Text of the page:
Star-Kist likewise sent an announcement in mimeographed form to all of its customers on that day explaining the action it had taken and advised Mr. Triggs, of the fish section, to the same effect. However, the agency did not issue the new regulation until January 7, 1943, at which time the ceiling price was fixed as above at $12 per case for fancy light meat tuna, basis 48½'s. Notwithstanding the situation thus developed largely by the fault of the agency, the enforcement office thereof began an investigation into the sales made by Star-Kist of canned tuna from September 24, 1942, until the new regulation was issued on January 7, 1943. Conferences were held between the officers of Star-Kist and the enforcement officials of the agency. The latter insisted that Star-Kist had violated the general maximum price regulation and had overcharged its customers $97,215 on sales of canned tuna, and insisted upon payment of this amount. In view of the confusion existing in its own office and the representations which had been made by officials of the agency, the enforcement officers offered to compromise in the event the taxpayer would pay the principal amount into the Treasury of the United States, and thereby conceded that Star-Kist had not been engaged in any willful violation and that the responsible officers of the agency had caused the situation. It was likewise thereby found by the agency that there had been no lack of reasonable precautions upon the part of the taxpayer. The action of the Los Angeles enforcement officials in accepting single damage instead of suing for treble damages was approved in the Washington office of the agency by Herman A. Greenberg, at that time chief of enforcement of the meat and dairy products of the Food Enforcement Branch of the OPA. This action was taken after investigation including a review of the correspondence between Star-Kist and Triggs and a conference with Triggs in Washington. It was thus considered that the violation of Star-Kist was inadvertent and not willful and that it had acted in good faith and had taken reasonable precautions to comply with law.
Star-Kist made the payment in the amount of $97,215 and signed a waiver of answer and a consent judgment in an action to restrain future violations in which judgment was thereafter entered in the United States District Court. Thereafter, Star-Kist, on its tax returns for the taxable year ending May 31, 1943, deducted the amount so paid as an ordinary and necessary business expense. The Commissioner of Internal Revenue disallowed the amount as a deduction and assessed additional taxes against the company. This additional tax was paid in July, 1948. A claim for refund was filed, and, when no refund was made, Star-Kist commenced this suit in February, 1952. The case was heard on the records and considerable testimony, and Mr. Triggs, above referred to, was one of the witnesses together with other government officials and officers of the company, who testified as to the facts above outlined. Other voluminous correspondence was also introduced between the officials of Star-Kist and the officials of the government. At the conclusion of the case, the trial judge found as a fact that the amount deducted was not a penalty, but was an ordinary and necessary business expense in settlement of the alleged price violation and that this technical violation was made under circumstances inconsistent with an intent to violate the law and inconsistent with the lack of due care to conform to law. This was purely a question of fact, which the trial judge has found against the contention of the government. The deduction did not frustrate the purposes of the statute or sharply defined legislative policy. The contention of the government is that, because there was a technical violation, notwithstanding all the representations and promises of the officers of the government, the tax deduction cannot be allowed. This is in the face of the fact that Mr. Triggs testified that, owing to all the circumstances, if he had his say about it, he would have returned the money. This is an admission as to the utter inequity of this exaction in the first place. Of course, such an admission does not bind the government. But, on the other hand, it does not justify the failure to allow the deduction. The findings of the trial court were reasonable and are not clearly erroneous. Therefore, it must be held that Star-Kist carried the burden of proof as to the essential facts for a judgment in its favor. The discussions going on at all times between the parties indicated the immediate establishment of a higher ceiling than they had been allowed, because the prior price, set through apparently patriotic motives, had proved inadequate due to the failure of the agency to set a price upon raw fish. Everyone connected with the agency both in Los Angeles and Washington agreed that good faith was shown in the fact that Star-Kist, when they billed the goods through their brokers, stated that, if the OPA should not recognize the price charged as the basic price, refunds would be made. The evidence shows that at all times it was expected the regulation would be changed and the change would be made retroactive, which the agency had a right to do. The confusion and overwork in the agency prevented the responsible officials from making the change as early as expected, and, when it was finally drafted, contrary to the representations made, the clause to make the regulation retroactive was omitted.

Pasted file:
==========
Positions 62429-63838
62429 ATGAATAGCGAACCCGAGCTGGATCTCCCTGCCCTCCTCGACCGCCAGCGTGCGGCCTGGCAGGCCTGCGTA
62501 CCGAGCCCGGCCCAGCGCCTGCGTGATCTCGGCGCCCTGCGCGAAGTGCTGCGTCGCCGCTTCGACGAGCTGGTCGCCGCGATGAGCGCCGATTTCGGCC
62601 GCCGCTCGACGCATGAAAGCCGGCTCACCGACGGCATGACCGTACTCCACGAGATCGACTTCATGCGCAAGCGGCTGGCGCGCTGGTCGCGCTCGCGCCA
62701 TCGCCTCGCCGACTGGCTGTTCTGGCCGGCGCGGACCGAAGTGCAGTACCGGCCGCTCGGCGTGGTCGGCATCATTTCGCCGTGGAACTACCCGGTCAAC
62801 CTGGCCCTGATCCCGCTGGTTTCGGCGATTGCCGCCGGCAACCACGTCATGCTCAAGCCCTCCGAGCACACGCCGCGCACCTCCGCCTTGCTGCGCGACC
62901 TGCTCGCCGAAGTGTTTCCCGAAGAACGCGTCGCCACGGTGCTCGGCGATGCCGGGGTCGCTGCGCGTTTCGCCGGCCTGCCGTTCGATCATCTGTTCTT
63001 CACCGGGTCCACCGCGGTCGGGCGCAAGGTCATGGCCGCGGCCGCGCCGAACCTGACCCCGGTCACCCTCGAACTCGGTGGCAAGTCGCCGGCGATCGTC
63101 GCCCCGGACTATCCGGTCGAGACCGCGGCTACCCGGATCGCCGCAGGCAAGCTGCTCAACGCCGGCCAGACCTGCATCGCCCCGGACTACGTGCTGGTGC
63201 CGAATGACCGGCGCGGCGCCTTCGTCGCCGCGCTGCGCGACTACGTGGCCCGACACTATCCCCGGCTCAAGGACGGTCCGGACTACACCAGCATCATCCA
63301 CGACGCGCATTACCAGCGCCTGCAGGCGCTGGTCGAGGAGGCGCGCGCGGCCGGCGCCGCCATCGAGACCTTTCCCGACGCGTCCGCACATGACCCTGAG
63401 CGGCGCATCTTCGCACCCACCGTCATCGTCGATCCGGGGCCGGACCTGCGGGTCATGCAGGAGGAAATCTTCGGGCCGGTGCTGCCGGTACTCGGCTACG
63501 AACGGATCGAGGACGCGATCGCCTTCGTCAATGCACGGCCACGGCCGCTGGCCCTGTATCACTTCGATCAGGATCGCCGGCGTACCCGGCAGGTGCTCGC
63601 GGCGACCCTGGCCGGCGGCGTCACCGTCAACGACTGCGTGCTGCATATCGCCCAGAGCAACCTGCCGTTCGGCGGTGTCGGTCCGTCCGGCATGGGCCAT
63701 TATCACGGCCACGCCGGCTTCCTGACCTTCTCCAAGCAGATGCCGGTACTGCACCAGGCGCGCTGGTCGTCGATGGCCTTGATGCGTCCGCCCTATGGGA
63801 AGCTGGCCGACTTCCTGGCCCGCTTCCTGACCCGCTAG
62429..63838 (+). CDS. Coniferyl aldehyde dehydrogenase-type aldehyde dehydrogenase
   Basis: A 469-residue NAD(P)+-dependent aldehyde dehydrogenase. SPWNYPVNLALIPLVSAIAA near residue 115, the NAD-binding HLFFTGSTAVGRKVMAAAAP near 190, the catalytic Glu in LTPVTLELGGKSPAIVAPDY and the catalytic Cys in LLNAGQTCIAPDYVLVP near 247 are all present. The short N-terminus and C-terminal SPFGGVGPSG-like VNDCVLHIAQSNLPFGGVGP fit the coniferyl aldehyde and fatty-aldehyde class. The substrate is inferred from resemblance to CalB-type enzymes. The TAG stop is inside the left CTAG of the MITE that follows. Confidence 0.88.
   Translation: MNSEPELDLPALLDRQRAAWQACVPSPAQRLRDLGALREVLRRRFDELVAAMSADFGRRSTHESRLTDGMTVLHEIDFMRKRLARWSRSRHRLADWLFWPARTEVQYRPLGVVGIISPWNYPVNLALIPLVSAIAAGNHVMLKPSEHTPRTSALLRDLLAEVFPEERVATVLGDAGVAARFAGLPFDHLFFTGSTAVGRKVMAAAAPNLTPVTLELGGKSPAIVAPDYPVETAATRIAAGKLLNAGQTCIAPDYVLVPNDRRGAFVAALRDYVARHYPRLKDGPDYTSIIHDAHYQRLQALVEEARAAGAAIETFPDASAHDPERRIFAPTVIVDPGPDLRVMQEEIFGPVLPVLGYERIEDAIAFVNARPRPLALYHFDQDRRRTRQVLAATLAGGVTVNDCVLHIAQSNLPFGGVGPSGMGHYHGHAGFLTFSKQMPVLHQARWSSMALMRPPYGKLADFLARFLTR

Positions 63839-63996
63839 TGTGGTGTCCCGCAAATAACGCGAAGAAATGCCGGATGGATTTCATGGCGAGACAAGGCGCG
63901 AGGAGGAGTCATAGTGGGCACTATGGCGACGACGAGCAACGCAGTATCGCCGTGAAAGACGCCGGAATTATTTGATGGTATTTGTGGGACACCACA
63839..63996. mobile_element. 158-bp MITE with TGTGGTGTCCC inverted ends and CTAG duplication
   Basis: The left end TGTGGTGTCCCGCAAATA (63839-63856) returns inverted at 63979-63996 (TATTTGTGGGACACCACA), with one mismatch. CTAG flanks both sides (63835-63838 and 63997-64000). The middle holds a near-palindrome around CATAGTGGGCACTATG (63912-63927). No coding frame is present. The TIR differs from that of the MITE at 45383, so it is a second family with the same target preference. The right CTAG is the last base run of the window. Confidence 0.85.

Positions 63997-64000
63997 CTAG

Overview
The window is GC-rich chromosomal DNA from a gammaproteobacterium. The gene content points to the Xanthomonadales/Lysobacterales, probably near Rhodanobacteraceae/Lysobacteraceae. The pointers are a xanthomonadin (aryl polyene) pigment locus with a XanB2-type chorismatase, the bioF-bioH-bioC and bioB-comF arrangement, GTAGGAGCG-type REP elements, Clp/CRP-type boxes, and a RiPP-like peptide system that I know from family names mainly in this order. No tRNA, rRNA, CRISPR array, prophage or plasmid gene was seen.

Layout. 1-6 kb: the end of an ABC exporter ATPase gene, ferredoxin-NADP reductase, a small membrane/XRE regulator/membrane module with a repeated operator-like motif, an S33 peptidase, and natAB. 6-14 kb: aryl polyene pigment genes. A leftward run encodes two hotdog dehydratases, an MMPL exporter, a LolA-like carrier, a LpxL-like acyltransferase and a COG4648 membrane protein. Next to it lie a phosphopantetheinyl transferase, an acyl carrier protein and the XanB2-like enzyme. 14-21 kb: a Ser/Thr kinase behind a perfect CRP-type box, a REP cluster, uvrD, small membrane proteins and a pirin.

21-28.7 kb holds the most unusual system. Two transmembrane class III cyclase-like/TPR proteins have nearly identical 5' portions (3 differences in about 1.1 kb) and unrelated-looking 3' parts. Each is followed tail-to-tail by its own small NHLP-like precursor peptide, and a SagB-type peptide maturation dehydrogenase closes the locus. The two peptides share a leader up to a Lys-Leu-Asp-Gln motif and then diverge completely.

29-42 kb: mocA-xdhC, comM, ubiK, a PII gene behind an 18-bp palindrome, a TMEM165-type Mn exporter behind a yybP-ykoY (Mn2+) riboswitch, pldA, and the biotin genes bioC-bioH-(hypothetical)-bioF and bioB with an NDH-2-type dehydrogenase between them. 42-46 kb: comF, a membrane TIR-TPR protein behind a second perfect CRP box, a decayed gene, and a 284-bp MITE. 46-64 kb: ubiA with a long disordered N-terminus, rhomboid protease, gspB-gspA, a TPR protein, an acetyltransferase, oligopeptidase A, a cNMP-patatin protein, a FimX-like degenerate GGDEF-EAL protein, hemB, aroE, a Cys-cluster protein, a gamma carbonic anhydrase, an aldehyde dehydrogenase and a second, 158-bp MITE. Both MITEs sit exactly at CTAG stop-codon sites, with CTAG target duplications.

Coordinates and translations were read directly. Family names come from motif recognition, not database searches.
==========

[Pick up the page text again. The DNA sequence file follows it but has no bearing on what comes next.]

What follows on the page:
The Court is of the opinion that the enforcement of the overcharge under all the circumstances by a payment to the government was in itself an injustice and an indication of a crusading zeal which too often characterized this agency. The evidence shows and the trial court found that Star-Kist had reasonable grounds to believe that ceiling conformable to the discussions which had been going on informally between it and responsible government officials would be established and would be made retroactive, in order to free from any grounds for refund to the government the charges which were made by officials of the agency who promised Star-Kist protection. The facts which are found in detail are clearly correct and justify the conclusion of the trial court.
The judgment is affirmed.
Formerly The French Sardine Company of California